The Office said that since April 2014 until 14 April — that's Tuesday of this week — at least 6,116 people — both military personnel and civilians — have been killed and 15,474 wounded.
The Office said that the actual number of casualties could be considerably higher. Hundreds of people remain missing and hundreds of bodies are still pending recovery and/or identification.
Civilians continue to suffer seriously as a result of the protracted conflict.
The Office said that the protection of civilians must be the utmost priority, and that those violating human rights and international humanitarian law must be held accountable.
It also said that the killings in Kyiv of a former parliamentarian, Oleh Kalashnikov, and of two journalists, Oles Buzyna and Serhiy Sukhobok, are also very disturbing and must result in a swift, independent and credible investigation, shedding light on these crimes and ensuring justice and accountability for those responsible.
And I expect to have something on this from the Secretary-General shortly.
**Democratic Republic of the Congo
On the Democratic Republic of the Congo, the Head of the [UN] Mission in the country, Martin Kobler, condemned today the murderous attack on civilians in Matiba, in the North Kivu Province.
He said he was deeply shocked by the killings and that it was absolutely necessary that the Congolese Army and MONUSCO (United Nations Organization Stabilization Mission in the Democratic Republic of the Congo) resume their cooperation.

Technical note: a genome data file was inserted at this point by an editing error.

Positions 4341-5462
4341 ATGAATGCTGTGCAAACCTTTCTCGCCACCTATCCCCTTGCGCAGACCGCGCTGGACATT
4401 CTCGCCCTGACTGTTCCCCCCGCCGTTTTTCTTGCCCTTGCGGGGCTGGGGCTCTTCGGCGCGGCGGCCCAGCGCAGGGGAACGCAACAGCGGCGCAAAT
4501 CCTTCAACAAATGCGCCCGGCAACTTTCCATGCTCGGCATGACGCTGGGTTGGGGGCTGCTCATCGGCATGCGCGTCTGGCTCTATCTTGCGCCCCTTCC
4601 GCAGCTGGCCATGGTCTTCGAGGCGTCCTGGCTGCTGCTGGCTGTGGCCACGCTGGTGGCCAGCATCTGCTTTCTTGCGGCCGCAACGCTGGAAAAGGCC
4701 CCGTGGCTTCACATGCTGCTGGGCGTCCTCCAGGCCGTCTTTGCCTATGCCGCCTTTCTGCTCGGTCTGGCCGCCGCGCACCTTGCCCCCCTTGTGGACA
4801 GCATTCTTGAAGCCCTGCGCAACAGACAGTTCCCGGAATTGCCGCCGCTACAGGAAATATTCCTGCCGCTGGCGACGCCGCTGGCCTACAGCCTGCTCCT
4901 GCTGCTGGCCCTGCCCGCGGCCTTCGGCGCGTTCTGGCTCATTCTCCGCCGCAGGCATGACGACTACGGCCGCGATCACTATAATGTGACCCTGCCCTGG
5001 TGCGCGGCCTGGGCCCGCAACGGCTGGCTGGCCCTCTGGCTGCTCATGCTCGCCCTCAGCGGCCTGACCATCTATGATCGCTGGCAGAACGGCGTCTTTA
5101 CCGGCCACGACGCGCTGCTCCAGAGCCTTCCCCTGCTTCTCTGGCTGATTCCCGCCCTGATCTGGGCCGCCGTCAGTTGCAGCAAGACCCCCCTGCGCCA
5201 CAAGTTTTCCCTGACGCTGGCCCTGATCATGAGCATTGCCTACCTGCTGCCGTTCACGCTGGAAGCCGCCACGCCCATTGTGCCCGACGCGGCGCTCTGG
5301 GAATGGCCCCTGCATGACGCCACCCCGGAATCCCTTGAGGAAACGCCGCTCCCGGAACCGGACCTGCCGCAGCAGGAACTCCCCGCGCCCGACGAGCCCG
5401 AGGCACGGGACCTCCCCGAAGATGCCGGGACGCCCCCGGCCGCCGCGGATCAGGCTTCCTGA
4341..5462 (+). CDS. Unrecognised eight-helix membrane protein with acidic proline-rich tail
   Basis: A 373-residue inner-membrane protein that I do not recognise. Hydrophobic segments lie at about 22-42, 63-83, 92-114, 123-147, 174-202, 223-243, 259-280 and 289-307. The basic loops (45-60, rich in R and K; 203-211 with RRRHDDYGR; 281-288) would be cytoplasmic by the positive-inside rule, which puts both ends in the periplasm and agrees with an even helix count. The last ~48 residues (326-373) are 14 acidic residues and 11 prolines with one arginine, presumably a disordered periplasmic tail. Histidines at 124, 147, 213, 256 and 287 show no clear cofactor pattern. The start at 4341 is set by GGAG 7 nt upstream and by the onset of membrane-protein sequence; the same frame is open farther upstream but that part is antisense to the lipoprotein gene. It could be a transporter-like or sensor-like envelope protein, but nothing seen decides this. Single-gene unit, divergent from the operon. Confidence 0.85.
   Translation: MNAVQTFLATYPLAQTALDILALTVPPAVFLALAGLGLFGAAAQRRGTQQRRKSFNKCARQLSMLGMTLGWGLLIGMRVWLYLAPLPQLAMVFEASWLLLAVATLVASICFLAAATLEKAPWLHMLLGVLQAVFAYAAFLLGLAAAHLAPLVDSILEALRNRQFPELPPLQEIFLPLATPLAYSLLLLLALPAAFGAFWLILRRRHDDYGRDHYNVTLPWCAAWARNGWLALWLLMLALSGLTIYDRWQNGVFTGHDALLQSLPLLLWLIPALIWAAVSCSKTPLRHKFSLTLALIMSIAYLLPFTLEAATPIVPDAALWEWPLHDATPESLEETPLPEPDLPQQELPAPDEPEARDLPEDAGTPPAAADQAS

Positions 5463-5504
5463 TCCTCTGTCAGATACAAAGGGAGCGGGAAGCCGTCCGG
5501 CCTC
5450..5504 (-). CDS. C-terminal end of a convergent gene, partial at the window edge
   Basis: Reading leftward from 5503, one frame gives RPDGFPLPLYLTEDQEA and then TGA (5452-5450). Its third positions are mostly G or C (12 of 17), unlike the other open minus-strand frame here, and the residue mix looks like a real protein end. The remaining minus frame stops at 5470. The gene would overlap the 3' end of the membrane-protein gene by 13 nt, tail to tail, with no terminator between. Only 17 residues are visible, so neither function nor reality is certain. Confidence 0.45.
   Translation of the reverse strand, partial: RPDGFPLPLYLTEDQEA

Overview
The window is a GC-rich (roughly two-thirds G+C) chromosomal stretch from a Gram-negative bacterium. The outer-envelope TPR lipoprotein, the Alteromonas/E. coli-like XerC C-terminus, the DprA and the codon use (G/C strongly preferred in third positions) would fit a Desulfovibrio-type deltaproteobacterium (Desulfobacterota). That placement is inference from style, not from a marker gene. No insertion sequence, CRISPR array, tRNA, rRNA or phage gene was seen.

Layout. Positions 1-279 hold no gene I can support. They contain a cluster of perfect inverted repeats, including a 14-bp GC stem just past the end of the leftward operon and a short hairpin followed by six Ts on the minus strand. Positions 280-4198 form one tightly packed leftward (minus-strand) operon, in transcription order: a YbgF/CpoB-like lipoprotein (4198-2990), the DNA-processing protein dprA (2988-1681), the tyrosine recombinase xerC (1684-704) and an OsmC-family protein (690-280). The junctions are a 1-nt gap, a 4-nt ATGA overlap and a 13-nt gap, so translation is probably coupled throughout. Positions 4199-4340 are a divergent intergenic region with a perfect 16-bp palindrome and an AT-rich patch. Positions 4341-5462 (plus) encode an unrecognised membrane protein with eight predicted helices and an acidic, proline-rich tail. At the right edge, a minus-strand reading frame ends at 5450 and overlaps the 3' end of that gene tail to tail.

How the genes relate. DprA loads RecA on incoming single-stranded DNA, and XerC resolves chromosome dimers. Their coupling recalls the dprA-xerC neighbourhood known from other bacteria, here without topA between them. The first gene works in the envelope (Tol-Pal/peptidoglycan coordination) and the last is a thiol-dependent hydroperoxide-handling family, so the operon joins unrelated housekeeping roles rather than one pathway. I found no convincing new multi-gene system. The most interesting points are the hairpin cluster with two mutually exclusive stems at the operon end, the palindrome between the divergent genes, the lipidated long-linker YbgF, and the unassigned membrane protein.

The attack is suspected to be an assault from the Allied Democratic Forces, or the ADF.
The UN refugee agency on Friday welcomed Government efforts to contain a wave of xenophobia in South Africa but said it was extremely concerned about the attacks in the past three weeks that have killed six people and displaced more than 5,000 foreigners.
Those uprooted include refugees and asylum-seekers.
A UNHCR team has been sent to the coastal city of Durban to assess the situation and identify where the organization can support Government and civil society partners in their response.
The displaced are grouped in four tented shelters established by the local Disaster Management Centre.
South Africa currently hosts some 65,000 refugees and 295,000 asylum-seekers.
And you'll recall that yesterday, the Office of the High Commissioner for Human Rights also expressed its concern on this issue.